This example also illustrates that cobalt-containing alloys with both higher strengths and higher electrical conductivities are obtained using the process of the invention. Milled plates of the alloys listed in Table 11 were cold rolled to 0.016 inch and solutionized at either 850° or 950° C. for 60 seconds followed by a water quench. These alloys were first aged at 525° C. for 3 hours and then cold rolled to a thickness reduction of either 15% or 25% to 0.0136 inch or 0.0120 inch gauge. Following cold rolling, the alloys were second aged at either 400° C. for 3 hours or 450° C. for 3 hours. The mechanical properties at finish gauge are reported in Table 10 and demonstrate that the yield strength of the alloys is increased by about 20–30 ksi if the solutionized and first aged (525° C./3 Hrs) strip is cold rolled 25%, and then second aged at 400–450° C. for 3–6 hours. The alloys with the cobalt additions show significantly higher yield strengths than the alloy without cobalt, J395, an unexpected finding.

TABLE 11
Properties
Yield Electrical
Strength Conductivity
% Cold Second (ksi) (% IACS)
Solutionize Roll Age Tem- After After After After
Temperature Re- perature 1st 2nd 1st 2nd
Alloy (° C.) duction (° C.) Age Age Age Age
J395 850° C. 15% 450° C. 83.4 91.8 40.8 48.3
25% 400° C. 83.4 95.5 40.8 46.2
0 cobalt 950° C. 15% 450° C. 87.6 95.6 40.9 50.0
25% 400° C. 87.6 98.4 40.9 45.8
J398 850° C. 15% 450° C. 78.4 98.0 43.8 48.7
25% 400° C. 78.4 102.7 43.8 47.0
0.52 950° C. 15% 450° C. 90.6 108.6 40.0 43.9
cobalt 25% 400° C. 90.6 112.4 40.0 43.4
J394 850° C. 15% 450° C. 64.8 90.7 47.2 52.8
25% 400° C. 64.8 95.1 47.2 51.1
0.89 950° C. 15% 450° C. 78.9 101.4 43.2 48.4
cobalt 25% 450° C. 78.9 102.7 43.2 47.4
J623 850° C. 15% 450° C. 65.9 88.4 46.1 50.1
25% 400° C. 65.9 94.0 46.1 48.8
1.06 950° C. 15% 450° C. 79.1 103.2 42.5 45.1
cobalt 25% 400° C. 79.1 109.8 42.5 45.4
J401 850° C. 15% 450° C. 71.1 93.4 44.1 51.0
25% 400° C. 71.1 96.5 44.1 47.9
1.06 950° C. 15% 450° C. 87.5 108.7 40.4 46.5
cobalt 25% 400° C. 87.5 112.8 40.4 44.6
J624 850° C. 15% 450° C. 71.8 92.4 44.2 47.4
25% 400° C. 71.8 98.5 44.2 46.8
1.59 950° C. 15% 450° C. 85.1 110.0 39.7 42.0
cobalt 25% 400° C. 85.1 113.7 39.7 42.0
J620 850° C. 15% 450° C. 75.9 95.2 45.5 48.8
25% 400° C. 75.9 101.1 45.5 48.3
2.26 950° C. 15% 450° C. 93.9 114.2 40.4 44.3
cobalt 25% 400° C. 93.9 119.6 40.4 43.5

Example 9

This example illustrates that the process of the invention results in copper alloys with a higher combination of yield strength and electrical conductivity when compared to a number of prior art processes. The example further illustrates that the highest combination of properties is achieved when the temperature of the second age anneal is less than the temperature of the first age anneal.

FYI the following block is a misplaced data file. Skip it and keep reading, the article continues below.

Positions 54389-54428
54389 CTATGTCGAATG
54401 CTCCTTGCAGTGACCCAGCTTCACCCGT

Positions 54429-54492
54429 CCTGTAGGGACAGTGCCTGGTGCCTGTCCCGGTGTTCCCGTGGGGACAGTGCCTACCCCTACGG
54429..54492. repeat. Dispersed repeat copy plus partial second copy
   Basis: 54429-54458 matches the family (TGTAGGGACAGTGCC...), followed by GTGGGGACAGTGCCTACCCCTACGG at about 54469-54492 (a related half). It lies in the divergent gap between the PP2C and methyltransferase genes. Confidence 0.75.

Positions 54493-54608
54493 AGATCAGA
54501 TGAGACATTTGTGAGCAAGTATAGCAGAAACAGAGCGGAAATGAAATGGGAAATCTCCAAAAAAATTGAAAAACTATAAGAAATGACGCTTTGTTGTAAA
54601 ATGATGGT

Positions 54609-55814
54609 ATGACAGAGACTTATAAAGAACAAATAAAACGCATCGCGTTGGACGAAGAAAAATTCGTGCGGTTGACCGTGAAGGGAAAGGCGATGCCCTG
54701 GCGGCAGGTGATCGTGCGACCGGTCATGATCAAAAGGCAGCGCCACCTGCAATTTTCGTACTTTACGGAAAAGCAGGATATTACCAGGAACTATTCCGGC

Milled plate of alloy RN503014 was cold rolled to 0.016 inch and solutionized at 950° C. for 60 seconds followed by a water quench. This solutionized strip was then processed according to the process sequences delineated in Table 12. Process 4 is the process of the invention. The effect of age temperature on yield strength and electrical conductivity for Process 1 is illustrated in FIG. 6. The effect of age temperature on yield strength and electrical conductivity for Process 2 is illustrated in FIG. 7. The effect of age temperature on yield strength and electrical conductivity for Process 3 is illustrated in FIG. 8. The first age temperature for Process 4 was 525° C. for 3 hours. The effect of second age temperature on yield strength and electrical conductivity for Process 1 is illustrated in FIG. 9.

TABLE 12
Process 1 Process 2 Process 3 Process 4
Age Cold Roll 25% Cold Roll 50% First Age
Age Age Cold Roll 25%
Second Age

Table 13 reports the conductivity at maximum yield strength and the yield strength at maximum conductivity for the alloy as processed by each of the four process paths. Only Process 4 achieves the highest combination of high yield strength and electrical conductivity.

TABLE 13
At Maximum Yield Strength At Maximum Conductivity
Yield Strength Conductivity Yield Strength Conductivity
Process (ksi) (% IACS) (ksi) (% IACS)
1  85 45 72 49
2 107 42 84 49
3 110 41 79 50
4 120 45 110  50

FIG. 9 further illustrates that under the process of the invention with a first age temperature of about 525° C., the optimum combination of yield strength and electrical conductivity is achieved when the second age temperature is at a lower temperature and, preferably, the second age temperature is in the range of 400° C. and 450° C.

Example 10

This example illustrates that improved combinations of properties are obtained using the process of the invention as compared to either the high temperature or the low temperature process disclosed in U.S. Pat. No. 6,506,269. Milled plate of alloy J910 was cold rolled to 0.016 inch and solutionized at 925° C. for 60 seconds. The alloy was first age annealed at 500° C. for 8 hours, cold rolled 25% to 0.012 inch and second age annealed at 400° C. for 16 hours.